Invertebrate organisms comprise a vast range of species fulfilling many fundamental roles in ecosystem services provision – there are approximately 30,000 species in the UK. Invertebrates include familiar animals such as dragonflies, beetles, earthworms, spiders, molluscs, flies, butterflies and moths but also less well-known varieties such as tardigrades, isopods and freshwater mussels.
Invertebrates are present in every habitat, they are strong indicators of environmental quality, often occurring in unique, local assemblages and many are incredibly rare, relying on the conditions specific to their niche, such as a particular plant variety.
They directly fulfil numerous vital ecosystem functions including pollination and decay and are a vital food source for many animals higher up the food chain such as amphibians, birds and reptiles.
Despite their diminuitive individual size, we must acknowledge that invertebrates are capable of causing major damage to structures (termites), natural capital assets (Oak Processionary Moth) and natural ecosystems and agricultural production systems as well as causing disruption to development. In addition, there are increasing numbers of invasive non-native species such as the Asian Hornet and Signal Crayfish.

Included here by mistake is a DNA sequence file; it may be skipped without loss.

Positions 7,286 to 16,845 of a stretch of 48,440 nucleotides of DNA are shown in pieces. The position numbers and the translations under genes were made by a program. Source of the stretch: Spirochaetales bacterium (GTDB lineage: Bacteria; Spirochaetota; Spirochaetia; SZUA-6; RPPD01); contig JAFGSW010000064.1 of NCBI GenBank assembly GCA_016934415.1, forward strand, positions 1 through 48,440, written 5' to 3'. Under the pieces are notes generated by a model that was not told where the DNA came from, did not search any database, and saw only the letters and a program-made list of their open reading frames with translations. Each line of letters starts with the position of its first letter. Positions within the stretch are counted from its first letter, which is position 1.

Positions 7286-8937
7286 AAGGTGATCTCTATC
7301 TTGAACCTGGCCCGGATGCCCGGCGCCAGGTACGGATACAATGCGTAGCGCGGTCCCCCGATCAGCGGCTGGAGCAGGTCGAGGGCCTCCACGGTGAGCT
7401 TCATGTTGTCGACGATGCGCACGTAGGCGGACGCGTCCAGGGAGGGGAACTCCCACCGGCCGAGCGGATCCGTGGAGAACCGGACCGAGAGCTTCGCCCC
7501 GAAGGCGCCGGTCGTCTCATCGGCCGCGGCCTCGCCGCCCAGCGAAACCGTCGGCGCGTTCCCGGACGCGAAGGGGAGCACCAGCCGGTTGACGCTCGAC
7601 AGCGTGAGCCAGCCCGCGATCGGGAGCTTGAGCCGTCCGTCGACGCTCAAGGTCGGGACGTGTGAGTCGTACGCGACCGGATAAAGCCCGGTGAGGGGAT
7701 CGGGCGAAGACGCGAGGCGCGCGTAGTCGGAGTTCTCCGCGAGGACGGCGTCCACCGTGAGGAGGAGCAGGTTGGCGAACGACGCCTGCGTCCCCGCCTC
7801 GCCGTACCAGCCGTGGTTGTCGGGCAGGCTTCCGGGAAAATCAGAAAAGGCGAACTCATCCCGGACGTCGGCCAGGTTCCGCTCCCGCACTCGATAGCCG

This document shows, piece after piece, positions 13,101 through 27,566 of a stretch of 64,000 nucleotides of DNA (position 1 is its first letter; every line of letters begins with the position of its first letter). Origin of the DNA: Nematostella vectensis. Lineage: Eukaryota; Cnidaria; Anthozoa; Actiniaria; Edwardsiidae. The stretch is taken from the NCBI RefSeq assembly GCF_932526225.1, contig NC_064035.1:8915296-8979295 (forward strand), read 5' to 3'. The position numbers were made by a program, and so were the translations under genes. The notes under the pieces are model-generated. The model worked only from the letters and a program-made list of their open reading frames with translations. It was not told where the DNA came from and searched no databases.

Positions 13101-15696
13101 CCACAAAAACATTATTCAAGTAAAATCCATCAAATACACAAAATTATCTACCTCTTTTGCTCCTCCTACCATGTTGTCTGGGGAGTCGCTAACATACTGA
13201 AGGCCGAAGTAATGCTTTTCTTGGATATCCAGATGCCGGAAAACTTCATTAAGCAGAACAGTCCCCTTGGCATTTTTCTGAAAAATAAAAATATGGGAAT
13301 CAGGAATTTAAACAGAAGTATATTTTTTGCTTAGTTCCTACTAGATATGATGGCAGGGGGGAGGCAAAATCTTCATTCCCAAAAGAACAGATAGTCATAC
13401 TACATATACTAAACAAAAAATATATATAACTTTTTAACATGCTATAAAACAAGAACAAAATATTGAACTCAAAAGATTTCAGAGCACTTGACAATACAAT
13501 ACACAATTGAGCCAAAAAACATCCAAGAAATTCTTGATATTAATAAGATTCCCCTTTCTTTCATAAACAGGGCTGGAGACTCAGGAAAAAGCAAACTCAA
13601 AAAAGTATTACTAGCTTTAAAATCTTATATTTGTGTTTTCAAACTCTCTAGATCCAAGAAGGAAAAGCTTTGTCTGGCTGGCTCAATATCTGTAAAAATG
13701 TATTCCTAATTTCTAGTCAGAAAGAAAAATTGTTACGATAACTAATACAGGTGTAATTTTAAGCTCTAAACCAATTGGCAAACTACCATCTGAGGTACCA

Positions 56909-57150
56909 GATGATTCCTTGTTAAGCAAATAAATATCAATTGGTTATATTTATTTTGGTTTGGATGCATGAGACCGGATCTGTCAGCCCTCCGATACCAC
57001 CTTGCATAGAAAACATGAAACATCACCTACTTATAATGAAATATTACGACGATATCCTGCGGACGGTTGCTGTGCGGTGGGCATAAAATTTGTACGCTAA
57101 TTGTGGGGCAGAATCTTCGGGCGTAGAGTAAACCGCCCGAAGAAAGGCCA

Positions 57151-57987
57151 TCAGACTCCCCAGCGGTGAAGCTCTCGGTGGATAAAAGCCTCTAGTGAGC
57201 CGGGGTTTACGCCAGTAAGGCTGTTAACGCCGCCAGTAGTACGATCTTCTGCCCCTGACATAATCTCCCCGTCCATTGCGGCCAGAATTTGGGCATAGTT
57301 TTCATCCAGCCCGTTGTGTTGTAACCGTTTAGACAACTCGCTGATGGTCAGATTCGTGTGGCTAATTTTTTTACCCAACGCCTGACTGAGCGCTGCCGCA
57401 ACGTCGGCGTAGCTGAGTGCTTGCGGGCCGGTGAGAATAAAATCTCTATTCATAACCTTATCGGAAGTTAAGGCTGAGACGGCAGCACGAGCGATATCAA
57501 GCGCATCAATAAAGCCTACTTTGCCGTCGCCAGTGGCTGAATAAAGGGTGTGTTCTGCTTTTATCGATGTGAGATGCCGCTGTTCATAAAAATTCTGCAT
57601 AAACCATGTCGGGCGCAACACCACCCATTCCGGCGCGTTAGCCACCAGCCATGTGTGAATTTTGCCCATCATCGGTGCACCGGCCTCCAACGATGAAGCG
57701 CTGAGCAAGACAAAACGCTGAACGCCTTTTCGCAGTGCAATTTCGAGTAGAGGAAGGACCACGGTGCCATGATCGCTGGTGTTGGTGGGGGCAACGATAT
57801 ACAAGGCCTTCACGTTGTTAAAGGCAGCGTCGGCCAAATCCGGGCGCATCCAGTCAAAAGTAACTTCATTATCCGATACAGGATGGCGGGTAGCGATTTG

Many species are rare, endangered or vulnerable and have protected status. Whilst there are only three designated European Protected Species, there are about 400 other invertebrate species of Principal Importance in England that need to be taken into account in planning decisions covered by:
- The Wildlife and Countryside Act 1981, Schedule 5
- S41 Priority species protected through biodiversity policy
Middlemarch Environmental ecologists routinely survey all terrestrial and freshwater habitats for invertebrates using a variety of standard techniques, such as the Freshwater Habitats Trust’s ‘Predictive System for Multimetrics (PSYM)’ methodology. We undertake invertebrate surveys for two primary reasons, firstly when development plans may affect habitats that are notable for their invertebrate population and secondly when we want to evaluate habitat condition, for example in undertaking biodiversity net gain assessment. We can advise on both risks to development plans from invertebrate species and design and create habitat to encourage their presence and enrich biodiversity. Invertebrate Surveys may be undertaken to support:
- Site selection (eg as local reserves,SSSIs)
- Impact assessment and mitigation
- Assessments at a landscape or regional scale
- Species recovery and action plans
- Management advice; and
- Change monitoring